Leading analysts and organisations have begun recognising data warehouse automation as being key to running a truly data-driven business.
AI News caught up with Rob Mellor, GM & VP, EMEA at WhereScape, to discuss this industry shift.
AI News: Only earlier this year did Gartner really begin recognising data warehouse automation after publishing a paper on the subject. Is this indicative of a shift in how companies view automation?
Rob Mellor: At WhereScape, we feel the increased recent activity from Gartner around data warehouse automation is reflective of an industry shift. Organisations are beginning to realise that automation is really necessary if companies are to be truly data-driven.
By using a tool to automate repetitive and mundane tasks such as hand-coding, developers can be more productive and focus on adding features specific to their unique business requirements. This means their business can react faster to BI trends.
This is obvious to companies who have been data-driven for some time and are enjoying the results. However, we are now seeing Data Automation tools crossing the chasm into the mainstream, and so Gartner has moved to inform those who are considering tools like WhereScape for the first time and help those familiar with automation tools to choose the best one for their needs.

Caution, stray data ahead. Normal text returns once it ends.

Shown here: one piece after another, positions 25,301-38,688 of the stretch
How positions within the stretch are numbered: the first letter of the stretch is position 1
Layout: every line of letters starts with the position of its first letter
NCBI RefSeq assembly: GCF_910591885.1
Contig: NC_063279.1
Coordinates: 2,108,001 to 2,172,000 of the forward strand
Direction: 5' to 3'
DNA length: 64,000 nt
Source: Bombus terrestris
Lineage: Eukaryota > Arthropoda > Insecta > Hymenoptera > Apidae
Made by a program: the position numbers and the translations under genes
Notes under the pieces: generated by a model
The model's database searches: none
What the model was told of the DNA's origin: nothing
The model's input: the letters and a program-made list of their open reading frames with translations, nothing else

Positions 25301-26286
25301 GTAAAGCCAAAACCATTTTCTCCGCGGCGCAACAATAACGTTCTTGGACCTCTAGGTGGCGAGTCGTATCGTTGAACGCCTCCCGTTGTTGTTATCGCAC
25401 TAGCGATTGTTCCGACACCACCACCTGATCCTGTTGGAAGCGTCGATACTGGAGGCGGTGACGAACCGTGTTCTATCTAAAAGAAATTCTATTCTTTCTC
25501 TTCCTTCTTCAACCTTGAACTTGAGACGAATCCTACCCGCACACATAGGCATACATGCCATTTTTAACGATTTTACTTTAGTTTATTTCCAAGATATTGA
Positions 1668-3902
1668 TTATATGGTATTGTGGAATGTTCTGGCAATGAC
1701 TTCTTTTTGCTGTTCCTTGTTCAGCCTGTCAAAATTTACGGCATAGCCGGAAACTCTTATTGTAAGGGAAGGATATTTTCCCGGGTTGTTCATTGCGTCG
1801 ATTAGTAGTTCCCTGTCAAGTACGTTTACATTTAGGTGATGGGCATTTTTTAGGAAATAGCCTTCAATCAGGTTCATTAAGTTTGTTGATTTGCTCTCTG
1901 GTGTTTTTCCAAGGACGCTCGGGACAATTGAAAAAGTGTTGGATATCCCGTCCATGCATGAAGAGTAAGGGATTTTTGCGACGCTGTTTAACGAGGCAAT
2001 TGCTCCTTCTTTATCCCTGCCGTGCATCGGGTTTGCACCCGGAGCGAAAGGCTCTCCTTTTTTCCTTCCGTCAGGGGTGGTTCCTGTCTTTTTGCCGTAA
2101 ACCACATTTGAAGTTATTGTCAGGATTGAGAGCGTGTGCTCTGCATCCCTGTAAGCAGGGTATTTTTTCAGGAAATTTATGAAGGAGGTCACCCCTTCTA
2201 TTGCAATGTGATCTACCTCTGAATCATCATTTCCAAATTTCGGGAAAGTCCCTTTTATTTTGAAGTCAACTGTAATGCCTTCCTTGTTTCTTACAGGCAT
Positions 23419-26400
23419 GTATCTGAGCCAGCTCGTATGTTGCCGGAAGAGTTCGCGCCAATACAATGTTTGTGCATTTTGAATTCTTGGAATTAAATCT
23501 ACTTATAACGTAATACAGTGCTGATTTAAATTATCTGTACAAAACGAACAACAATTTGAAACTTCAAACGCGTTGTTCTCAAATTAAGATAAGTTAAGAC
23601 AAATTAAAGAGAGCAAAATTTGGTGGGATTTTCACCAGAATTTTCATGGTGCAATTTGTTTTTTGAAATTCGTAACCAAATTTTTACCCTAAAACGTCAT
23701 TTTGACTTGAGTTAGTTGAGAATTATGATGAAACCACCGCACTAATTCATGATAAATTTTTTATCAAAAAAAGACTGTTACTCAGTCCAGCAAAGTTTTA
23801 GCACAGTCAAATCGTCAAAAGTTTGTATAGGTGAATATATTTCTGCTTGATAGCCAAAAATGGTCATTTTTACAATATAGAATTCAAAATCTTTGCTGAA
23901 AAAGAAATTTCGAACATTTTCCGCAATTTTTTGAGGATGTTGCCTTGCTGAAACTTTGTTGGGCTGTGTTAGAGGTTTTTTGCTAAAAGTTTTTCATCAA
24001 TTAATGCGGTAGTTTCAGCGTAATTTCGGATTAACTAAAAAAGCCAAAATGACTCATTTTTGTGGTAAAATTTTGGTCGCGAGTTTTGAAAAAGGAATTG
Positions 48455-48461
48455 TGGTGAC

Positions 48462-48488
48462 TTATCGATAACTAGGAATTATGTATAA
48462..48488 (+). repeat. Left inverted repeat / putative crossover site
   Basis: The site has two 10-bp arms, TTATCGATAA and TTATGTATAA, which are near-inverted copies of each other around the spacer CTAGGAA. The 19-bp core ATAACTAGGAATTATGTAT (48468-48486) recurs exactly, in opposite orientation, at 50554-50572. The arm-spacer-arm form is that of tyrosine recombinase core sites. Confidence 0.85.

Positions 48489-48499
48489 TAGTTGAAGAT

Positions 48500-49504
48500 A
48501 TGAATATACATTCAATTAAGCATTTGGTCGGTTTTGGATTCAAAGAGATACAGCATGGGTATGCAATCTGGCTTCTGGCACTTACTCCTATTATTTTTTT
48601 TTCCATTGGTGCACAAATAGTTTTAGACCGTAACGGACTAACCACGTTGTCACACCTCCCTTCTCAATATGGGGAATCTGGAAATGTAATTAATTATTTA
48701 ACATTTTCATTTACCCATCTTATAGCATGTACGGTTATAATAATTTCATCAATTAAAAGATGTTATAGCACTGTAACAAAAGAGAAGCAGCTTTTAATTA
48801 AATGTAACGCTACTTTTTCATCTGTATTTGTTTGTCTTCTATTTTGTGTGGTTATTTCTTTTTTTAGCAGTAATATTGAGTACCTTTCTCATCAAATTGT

AN: What is the difference between modern data warehouse automation and ETL (extract, transform, load) tools?
RM: ETL tools are typically server-based, data integration solutions for moving and manipulating data from its sources to a target data warehouse. When ETL tools first emerged four decades ago, the servers that databases ran on did not have the computing power of today, so ETL solutions were developed to alleviate the data processing workload. They typically provided additional database and application connectivity and data manipulation functions that were previously limited in database engines.
Instead of using the older ETL method, today some vendors take an ELT approach. With ELT, data transformation happens in the target data warehouse rather than requiring a middle-tier ETL server. This approach takes advantage of today’s database engines that support massively parallel processing (MPP) as well as its availability within cloud-based data platforms such as Snowflake, Amazon Redshift and Microsoft Azure SQL Data Warehouse.
While ELT certainly represented a step forward in thinking compared to ETL, both types of data movement solutions still only cover a small portion of the data warehousing lifecycle. This means that organizations must rely on many disparate tools to support everything else involved in designing, developing, deploying, documenting and operating their data warehouses and other data infrastructure.
In comparison to the limited scope of ETL and ELT tools, data infrastructure automation encompasses the entire data warehousing lifecycle. From planning, data discovery and design through development, deployment, operations, change management — and even documentation — automation unifies it all.